Armistice Day difficult for veterans with PTSD

11 November 2014

Armistice Day can be a difficult time for some veterans. It can bring back distressing memories of times in service and also falls close to Bonfire night which can cause an increase in symptoms for sufferers of Post-Traumatic Stress Disorder (PTSD).

Robert Andrews, 43, from south east London, served in Afghanistan for a three-year period and suffers from PTSD. Although he is on the road to recovery, and has come a long way, he has previously found this time of year challenging. The TV and newspapers are full of images of military personnel and he found that fireworks triggered flashbacks to his experiences in Afghanistan. 

He explained, "Historically, I have found Armistice Day difficult. There are still memories which haunt me. Memories, which I am currently working through and it can bring these things back."

Dr Deirdre MacManus, Consultant Psychiatrist for our London Veterans' Service (LVS), explains how it is common for veterans who suffer from PTSD to find November 11 challenging.

"Remembrance Day serves to remind all serving and ex-serving personnel of their experiences in military service, both good and bad. For those with PTSD, it can cause an increase in their re-experiencing of past traumas, for example through increased nightmares or flashbacks, as for these few days they are bombarded by reminders of things they are trying to forget", she said.

Robert was part of a helicopter air rescue crew picking up seriously injured or killed civilians and allied troops.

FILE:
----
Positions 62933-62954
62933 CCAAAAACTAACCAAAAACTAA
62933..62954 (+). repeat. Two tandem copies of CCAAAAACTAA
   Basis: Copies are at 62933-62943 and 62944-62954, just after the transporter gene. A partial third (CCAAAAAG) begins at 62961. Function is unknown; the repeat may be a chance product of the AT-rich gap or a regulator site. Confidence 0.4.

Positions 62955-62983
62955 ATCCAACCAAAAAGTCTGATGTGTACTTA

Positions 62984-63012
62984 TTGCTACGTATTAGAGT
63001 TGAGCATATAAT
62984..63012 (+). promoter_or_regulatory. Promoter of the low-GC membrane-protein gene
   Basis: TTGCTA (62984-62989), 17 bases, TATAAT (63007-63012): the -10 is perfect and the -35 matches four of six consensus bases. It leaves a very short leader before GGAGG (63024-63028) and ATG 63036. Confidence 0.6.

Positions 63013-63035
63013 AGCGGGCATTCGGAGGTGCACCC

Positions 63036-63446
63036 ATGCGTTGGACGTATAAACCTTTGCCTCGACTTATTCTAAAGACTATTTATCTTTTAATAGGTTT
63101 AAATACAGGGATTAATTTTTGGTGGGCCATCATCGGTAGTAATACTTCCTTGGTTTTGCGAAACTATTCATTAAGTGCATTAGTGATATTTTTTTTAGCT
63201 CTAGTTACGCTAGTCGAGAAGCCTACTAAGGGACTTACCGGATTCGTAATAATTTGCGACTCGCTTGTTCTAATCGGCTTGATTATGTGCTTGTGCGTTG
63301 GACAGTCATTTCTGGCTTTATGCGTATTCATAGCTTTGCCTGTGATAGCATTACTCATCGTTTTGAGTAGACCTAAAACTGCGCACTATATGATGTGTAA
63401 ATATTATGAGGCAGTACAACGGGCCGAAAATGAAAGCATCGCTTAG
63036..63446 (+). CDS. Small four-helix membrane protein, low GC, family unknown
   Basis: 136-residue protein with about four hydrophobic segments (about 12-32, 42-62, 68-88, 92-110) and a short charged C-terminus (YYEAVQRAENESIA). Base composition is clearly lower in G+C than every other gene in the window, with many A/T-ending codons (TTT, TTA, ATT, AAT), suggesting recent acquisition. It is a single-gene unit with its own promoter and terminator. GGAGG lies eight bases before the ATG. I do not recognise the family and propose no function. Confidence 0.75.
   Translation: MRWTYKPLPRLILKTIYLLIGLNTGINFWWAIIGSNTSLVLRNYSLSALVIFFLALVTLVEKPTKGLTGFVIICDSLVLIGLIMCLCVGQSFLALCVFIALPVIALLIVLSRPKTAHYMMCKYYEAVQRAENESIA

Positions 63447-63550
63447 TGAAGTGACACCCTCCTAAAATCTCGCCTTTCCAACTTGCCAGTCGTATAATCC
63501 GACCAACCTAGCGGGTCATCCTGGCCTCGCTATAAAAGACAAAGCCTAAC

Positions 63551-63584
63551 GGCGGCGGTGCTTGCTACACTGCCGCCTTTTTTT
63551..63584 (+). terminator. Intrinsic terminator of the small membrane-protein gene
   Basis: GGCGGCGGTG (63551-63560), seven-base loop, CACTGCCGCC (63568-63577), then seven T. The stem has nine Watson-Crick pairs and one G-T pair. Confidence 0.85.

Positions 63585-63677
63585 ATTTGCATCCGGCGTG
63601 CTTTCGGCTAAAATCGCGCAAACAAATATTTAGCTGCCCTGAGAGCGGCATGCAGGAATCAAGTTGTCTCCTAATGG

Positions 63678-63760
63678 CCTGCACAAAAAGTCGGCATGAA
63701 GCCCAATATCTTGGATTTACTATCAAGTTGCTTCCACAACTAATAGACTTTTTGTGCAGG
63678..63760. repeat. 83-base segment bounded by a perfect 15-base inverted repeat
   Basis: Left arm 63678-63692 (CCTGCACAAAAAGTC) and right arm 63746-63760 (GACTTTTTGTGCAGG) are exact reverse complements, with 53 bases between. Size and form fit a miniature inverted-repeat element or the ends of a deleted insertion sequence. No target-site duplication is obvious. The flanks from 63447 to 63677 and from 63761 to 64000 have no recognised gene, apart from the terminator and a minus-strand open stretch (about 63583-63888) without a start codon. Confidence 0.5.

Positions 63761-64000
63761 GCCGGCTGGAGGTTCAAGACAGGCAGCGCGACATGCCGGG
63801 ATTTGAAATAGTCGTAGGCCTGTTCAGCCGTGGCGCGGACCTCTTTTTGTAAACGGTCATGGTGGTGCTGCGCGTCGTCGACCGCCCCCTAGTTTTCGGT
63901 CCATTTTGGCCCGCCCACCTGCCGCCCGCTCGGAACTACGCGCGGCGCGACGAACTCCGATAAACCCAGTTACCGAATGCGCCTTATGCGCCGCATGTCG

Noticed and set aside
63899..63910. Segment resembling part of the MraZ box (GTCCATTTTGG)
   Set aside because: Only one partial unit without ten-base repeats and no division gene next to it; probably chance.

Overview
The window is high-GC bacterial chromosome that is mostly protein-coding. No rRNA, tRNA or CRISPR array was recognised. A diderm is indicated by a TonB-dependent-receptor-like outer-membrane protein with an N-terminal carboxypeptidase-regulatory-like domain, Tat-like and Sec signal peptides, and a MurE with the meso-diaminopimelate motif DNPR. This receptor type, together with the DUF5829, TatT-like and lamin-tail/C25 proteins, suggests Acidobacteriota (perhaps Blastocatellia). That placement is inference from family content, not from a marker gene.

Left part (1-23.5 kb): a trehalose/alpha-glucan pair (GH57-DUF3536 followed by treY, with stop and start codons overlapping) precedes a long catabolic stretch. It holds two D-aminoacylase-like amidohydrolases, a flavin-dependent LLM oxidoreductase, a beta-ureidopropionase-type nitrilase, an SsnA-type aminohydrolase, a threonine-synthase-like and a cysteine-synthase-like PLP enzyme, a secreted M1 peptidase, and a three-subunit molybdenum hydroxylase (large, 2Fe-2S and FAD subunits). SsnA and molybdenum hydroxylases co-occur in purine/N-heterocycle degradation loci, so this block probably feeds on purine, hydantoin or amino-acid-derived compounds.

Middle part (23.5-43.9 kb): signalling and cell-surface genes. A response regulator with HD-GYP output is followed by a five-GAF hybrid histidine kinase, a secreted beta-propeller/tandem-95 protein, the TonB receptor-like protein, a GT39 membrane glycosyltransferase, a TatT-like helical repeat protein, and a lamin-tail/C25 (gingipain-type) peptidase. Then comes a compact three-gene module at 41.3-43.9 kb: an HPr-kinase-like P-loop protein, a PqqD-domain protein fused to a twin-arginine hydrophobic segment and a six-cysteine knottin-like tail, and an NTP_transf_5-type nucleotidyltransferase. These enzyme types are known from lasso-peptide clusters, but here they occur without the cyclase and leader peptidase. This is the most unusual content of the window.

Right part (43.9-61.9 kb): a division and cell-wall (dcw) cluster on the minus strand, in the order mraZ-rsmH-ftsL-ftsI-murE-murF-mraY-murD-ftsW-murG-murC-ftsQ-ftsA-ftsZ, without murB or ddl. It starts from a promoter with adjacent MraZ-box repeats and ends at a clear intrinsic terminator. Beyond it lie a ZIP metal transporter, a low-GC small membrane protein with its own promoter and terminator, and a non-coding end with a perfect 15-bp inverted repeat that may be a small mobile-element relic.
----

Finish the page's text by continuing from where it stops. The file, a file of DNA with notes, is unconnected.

"From 2009 I was deployed on four tours, for around three month stints and during this time I was based at Camp Bastion and Kandahar. Whilst it was all happening I was OK as you just get on with your job, but when I got home I began to struggle", he explained.

His partner first noticed a change in behaviour when he returned home and put him in touch with Combat Stress who referred him to Camden & Islington NHS Foundation Trust's London Veterans' Service.

"I found I was struggling with my temper and was getting angry over nothing. I was shouting out in my sleep, having nightmares. I felt anxious and on edge, almost to the point of paranoia."

"Public transport was something which I found difficult to use - I felt like I needed to be as close to an exit as possible. I felt quite claustrophobic.

"I also had flashbacks, there was a particular smell which triggered this. And I still find fireworks scary. It's the bang. It unsettles me.

"Thanks to the treatment I've been receiving at the LVS, I no longer have nightmares or flashbacks. I'm still anxious on public transport and still find some memories difficult, but I feel I am starting to get my life back.

"Everyone has their problems and if it wasn't for Combat Stress putting me in touch with a service that can help I just don't know where I would be."

Now Robert works for a security company at Canary Wharf and although he admits he has previously considered returning to the navy it is not an option for him.

He explained, "I've been doing this for three and a half years and went into it straight after leaving the navy.

"The transition between the Armed forces and civilian life was difficult.

"Don't get me wrong, I have considered going back, but I know I wouldn't. It's not a possibility anymore because of my family. I feel more settled now and I feel like gradually I'm in a better place."

More information about the London Veterans' Service is avaliable on their website.

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